By the time Collect Pond was completely drained (around 1811), the hills to its north had gone, replaced with land lots and the first hints of townhouses and new businesses.

Below: From an 1821 New York Evening Post, an advertisement for plots on the old Bayard farm — at Bayard Street and Mott Street, just a couple blocks south of the location of the Mount

Another clipping from an 1888 New York Evening World, recalling the landscape here:


Below: The approximate position of where Bayard’s Mount would have been:

View Larger Map


A version of this article originally ran in October 2010

On The House: A history of New York City beer brewing

Behold the lager: A German variety of beer revolutionized American drinking, inspiring a new kind of drinking establishment (Courtesy the New-York Historical Society

Inspired by ‘Beer Here: Brewing New York’s History‘, the terrific summer show at the New-York Historical Society, the latest Bowery Boys podcast explores the story of one of America’s greatest, most treasured products– beer.

PODCAST New York City’s thriving craft brewing industry today hearkens to a time over a century ago when the city was one of America’s great beer-making capitals, the home to a robust industry of breweries and beer halls. In the 19th century, German immigrants introduced the lager to thirsty crowds, manufacturing thousands of barrels per year from breweries in Manhattan and Brooklyn’s ‘Eastern District’ (primarily Bushwick and Williamsburg). 

The top Manhattan brewers were Hell Gate Brewery and the Jacob Ruppert Brewing Company, situated right next to each other in the old German neighborhood of Yorkville. Both Ruppert and Hell Gate’s founder George Ehret rode the beer craze to become two of New York’s wealthiest businessmen. Meanwhile, out in Brooklyn, a phalanx of brewers clustered along Bushwick Avenue in fine red-brick factories.

Following World War I and Prohibition, New York lost its hold over beer manufacturing to more savvy Midwestern beer makers. But a few local brands weathered the century with unusual marketing ploys — from sports sponsorships to the Miss Rheingold beauty pageant.

By the late 1970s, significant brewing had vanished from New York entirely. But somewhere in SoHo in the 1980s, a renaissance was about to begin…..

For a little extra ambiance, the show is recorded on location, live in Bushwick, Brooklyn, within a couple blocks of the original Brewers Row.

To get this week’s episode, simply download it for FREE from iTunes or other podcasting services, subscribe to our RSS feed or get it straight from our satellite site.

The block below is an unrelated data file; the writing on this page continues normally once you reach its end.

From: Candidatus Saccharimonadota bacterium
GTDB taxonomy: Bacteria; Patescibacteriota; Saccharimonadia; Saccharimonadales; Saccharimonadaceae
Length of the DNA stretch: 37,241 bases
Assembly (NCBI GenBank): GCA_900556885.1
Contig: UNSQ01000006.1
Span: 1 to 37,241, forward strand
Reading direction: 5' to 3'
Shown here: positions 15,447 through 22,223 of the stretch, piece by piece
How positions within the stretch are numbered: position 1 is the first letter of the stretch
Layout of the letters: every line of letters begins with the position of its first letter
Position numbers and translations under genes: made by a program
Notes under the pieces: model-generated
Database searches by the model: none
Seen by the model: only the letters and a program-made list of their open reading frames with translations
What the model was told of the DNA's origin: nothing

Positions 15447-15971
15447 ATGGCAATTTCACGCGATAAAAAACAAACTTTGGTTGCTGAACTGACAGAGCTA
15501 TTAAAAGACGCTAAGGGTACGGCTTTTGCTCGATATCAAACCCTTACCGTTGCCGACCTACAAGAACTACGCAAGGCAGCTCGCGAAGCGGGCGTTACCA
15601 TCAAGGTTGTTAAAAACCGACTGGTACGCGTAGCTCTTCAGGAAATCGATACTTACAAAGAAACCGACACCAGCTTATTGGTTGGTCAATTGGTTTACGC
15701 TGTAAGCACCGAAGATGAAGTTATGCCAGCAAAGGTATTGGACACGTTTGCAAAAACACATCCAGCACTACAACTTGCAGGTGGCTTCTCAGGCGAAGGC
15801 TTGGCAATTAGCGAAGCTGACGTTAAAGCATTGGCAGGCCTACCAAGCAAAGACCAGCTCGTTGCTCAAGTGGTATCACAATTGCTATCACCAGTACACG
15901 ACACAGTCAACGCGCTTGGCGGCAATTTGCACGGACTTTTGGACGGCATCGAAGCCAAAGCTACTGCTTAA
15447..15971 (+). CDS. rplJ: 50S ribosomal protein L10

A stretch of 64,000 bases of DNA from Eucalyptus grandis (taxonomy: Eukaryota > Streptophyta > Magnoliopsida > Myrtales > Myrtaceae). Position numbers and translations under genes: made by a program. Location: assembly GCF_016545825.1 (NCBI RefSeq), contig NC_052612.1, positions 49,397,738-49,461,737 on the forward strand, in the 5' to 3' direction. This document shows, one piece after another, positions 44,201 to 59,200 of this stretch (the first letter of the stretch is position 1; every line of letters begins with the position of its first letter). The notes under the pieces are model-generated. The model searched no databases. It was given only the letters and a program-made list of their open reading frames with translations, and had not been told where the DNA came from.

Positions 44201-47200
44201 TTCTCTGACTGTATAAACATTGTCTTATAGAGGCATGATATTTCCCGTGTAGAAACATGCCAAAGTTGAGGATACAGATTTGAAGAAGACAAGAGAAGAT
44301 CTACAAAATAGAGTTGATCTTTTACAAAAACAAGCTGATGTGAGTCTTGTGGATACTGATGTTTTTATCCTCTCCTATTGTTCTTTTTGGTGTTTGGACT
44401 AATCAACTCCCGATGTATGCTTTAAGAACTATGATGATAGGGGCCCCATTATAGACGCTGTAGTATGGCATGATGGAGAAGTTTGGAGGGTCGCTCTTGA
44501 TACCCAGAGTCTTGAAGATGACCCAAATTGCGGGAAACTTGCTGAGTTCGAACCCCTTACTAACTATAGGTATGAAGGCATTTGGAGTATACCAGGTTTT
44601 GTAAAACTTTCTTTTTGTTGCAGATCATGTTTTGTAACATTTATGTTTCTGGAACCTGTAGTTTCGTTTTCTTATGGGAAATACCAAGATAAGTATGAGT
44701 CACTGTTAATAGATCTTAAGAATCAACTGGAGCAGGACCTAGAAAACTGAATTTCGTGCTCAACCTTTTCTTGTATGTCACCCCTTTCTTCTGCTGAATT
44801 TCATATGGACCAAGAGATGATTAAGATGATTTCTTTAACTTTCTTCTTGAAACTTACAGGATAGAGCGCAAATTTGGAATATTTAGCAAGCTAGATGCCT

Or listen to it here:
The Bowery Boys: New York Beer History


NOTE: It wouldn’t be a show without my vocal slipup o’ the month. Perhaps  I watched too much Buffy The Vampire Slayer when I was younger. I keep referring to Hell Gate as Hell’s Gate. Scott says it correctly. Both the turbulent confluence of waters and the brewery are called Hell Gate.  

Next Week: Some books, additional resources, a few more pictures and some more stories left out of this week’s podcast.

Perhaps the most notorious example of an early New York brewery was the Coulthard’s Brewery situated on the banks of Collect Pond. It survived the draining of that polluted body of water, only to survive as the center of the most disreputable elements of the Five Points neighborhood.  It was eventually demolished in 1853, replaced with a mission house.

George Ehret was New York’s most successful brewer of the late 19th century. His assertion that ‘no other brewery east of the Mississippi River has as large a storage capacity as Ehret’s Hell Gate Brewery‘ was certainly accurate.  This ad from 1909 presents a company still at the top of its game. However Ehret would encounter serious opposition in the coming years, with both World War I and Prohibition cutting short the brewery’s meteoric success.

Ehret was stuck in Germany during World War I due to illness, not a great place to be during a war. His entire estate was seized by the government while he was away. When he finally returned, he threw his weight behind pro-American causes to banish any suspicions. This U.S bonds ad from 1918, the year Ehret returned to New York was one of many placed by the brewery.

The brewery of Jacob Ruppert wasn’t just situated next to Ehret’s in this 1894 New York World newspaper; the buildings themselves were near one another, in the burgeoning neighborhood of Yorkville on the Upper East Side.  (Newspaper clippings courtesy the Library of Congress.)

A sample page from a 1909 New York Sun newspaper illustrating some of the many breweries in the region.   Included here are the Liebmanns (who produced Rheingold Beer), the Otto Huber Brewery, William Ulmer, Trommer’s and the Excelsior Brewing Company — Brooklyn most prominent lager brewers.